Directive Principles Of State Policy GK:
- The idea of Directive Principles revolves around the concept of which kind of state- Welfare State.
- Who serves as guidelines to be kept in mind by the government while framing its policies- Directive Principles.
- Which articles of the Constitution of India contains Directive Principles of State Policy- Article 36 to 51.
- Indian Constitution borrowed Directive Principles of State Policy from which Constitution of the world- Irish Constitution of 1937.
- Directive Principles of State Policy are enumerated in which part of the Constitution- Part IV.
- Who described the Directive Principles of State Policy as “novel features” of the Indian Constitution- Dr. B.R.Ambedkar.
- Who called the Directive Principles of State Policy and the Fundamental Rights as the “Conscience of the Constitution”- Granville Austin.
- The Directive Principles of State Policy is non-justiciable which means- they are not legally enforceable by the courts for their violation.
- The Directive Principles of State Policy establishing which kind of democracy in the country- Social and Economic democracy.
- Who aims at establishing political democracy in the country- Fundamental Rights.
- In which case the Supreme Court held that “the Indian constitution is founded on the bedrock of the balance between the Fundamental Rights and the Directive Principles”- Minerva Mills Case (1980).
- Which article states that Directive Principles are ‘fundamental in the governance of the country’ and ‘it shall be the duty of the state to apply these principles in making law’- Article 37.
Classification of Directive Principles:
Principles Promoting Social and Economic Justice :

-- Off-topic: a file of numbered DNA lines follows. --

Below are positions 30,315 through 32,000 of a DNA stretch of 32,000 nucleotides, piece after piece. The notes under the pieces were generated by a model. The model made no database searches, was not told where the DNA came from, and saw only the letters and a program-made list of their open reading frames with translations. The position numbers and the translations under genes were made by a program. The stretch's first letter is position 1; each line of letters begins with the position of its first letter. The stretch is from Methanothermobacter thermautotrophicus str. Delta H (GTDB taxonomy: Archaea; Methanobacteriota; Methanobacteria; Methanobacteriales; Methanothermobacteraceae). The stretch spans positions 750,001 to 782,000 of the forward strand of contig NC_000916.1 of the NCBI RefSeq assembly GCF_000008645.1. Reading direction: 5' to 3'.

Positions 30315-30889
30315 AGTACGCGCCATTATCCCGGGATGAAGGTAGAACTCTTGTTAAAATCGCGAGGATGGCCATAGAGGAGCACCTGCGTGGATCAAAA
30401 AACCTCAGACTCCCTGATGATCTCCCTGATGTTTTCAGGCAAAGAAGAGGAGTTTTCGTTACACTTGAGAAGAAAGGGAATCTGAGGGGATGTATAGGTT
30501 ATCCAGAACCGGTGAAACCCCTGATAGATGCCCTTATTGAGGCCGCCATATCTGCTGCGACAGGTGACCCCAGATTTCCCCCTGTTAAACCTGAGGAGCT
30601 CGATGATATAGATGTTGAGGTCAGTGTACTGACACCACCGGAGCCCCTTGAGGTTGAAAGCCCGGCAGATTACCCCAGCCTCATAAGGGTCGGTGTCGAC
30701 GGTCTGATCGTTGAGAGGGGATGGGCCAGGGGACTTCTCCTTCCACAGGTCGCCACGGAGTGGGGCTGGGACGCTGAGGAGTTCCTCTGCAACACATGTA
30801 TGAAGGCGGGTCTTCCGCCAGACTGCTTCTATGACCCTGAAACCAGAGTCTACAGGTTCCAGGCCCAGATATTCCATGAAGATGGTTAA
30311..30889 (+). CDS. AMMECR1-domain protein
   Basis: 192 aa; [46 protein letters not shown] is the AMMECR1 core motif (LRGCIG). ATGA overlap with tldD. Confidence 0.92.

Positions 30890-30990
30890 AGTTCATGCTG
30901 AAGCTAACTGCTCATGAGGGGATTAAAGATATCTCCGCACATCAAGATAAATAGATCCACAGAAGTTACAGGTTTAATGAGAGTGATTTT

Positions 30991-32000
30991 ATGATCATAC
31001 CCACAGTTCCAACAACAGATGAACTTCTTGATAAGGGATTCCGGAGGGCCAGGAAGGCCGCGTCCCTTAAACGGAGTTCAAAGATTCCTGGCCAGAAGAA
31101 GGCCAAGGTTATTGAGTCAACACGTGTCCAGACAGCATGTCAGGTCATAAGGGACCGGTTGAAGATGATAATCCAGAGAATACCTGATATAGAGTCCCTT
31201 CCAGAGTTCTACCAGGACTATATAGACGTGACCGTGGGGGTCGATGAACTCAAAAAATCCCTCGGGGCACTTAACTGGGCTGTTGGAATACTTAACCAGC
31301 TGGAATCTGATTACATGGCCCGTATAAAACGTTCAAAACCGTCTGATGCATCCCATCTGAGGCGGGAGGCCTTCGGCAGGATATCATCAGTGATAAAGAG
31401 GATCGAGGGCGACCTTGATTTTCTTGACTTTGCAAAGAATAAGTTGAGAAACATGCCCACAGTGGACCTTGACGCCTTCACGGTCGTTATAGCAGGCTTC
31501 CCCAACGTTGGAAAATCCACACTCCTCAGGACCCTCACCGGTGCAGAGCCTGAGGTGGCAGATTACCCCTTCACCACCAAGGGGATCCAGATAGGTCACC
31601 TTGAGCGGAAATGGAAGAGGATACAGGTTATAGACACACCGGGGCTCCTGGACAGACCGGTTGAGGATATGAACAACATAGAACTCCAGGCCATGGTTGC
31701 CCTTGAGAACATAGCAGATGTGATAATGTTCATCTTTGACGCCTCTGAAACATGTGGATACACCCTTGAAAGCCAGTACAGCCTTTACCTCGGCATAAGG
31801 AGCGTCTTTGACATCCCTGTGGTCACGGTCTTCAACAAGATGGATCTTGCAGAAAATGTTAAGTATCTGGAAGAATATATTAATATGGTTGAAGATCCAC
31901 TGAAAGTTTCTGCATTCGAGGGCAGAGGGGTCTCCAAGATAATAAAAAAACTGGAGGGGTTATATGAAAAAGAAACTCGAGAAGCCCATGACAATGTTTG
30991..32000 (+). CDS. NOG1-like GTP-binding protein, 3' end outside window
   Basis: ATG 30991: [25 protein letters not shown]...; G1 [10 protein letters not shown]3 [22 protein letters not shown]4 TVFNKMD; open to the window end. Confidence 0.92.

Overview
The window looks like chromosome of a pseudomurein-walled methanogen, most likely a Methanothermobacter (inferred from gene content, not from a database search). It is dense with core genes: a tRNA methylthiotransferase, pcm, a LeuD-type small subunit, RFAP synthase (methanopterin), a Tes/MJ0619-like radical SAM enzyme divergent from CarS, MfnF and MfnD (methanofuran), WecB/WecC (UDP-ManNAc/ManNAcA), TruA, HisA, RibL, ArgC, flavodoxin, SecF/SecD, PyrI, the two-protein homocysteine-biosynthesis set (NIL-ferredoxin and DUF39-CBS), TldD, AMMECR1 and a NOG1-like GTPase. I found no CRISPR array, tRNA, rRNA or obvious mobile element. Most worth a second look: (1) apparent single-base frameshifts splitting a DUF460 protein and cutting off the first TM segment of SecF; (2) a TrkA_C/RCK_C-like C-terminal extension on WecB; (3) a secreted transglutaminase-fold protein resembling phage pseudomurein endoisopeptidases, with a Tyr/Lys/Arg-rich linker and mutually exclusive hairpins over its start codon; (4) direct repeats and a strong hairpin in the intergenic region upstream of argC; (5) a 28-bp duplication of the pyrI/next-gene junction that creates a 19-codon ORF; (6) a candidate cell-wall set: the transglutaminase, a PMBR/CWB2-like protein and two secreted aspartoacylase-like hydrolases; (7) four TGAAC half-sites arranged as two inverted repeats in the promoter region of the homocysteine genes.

The state shall endeavour to achieve Social and Economic welfare of the people by:
- To promote the welfare of the people by securing a social order permeated by justice- social, economic, and political.
- To minimize inequalities in income, status, facilities, and opportunities.
- to provide adequate means of livelihood to all citizens.
- to achieve common good through proper distribution of material resources.
- to prevent the concentration of wealth in few hands.
- securing equal pay for equal work for both men and women.
- preservation of the health and strength of workers and children against forcible abuse.
- Opportunities for the healthy development of children.
Article 39A– To promote equal justice and to provide free legal aid to the poor.
Article 41– To secure the right to work and education and to make available public assistance in old age, sickness, disability or unemployment.
Article 42- To make provision for just and humane conditions for work and maternity relief.
Article 43– To secure work, a living wage, decent standard of living and social and cultural opportunities for all workers.
Article 43A– To secure the participation of the workers in the management of industries.
Article 47– To raise the level of nutrition and the standard of living of people and to improve public health.
Principles Promoting Gandhian Values: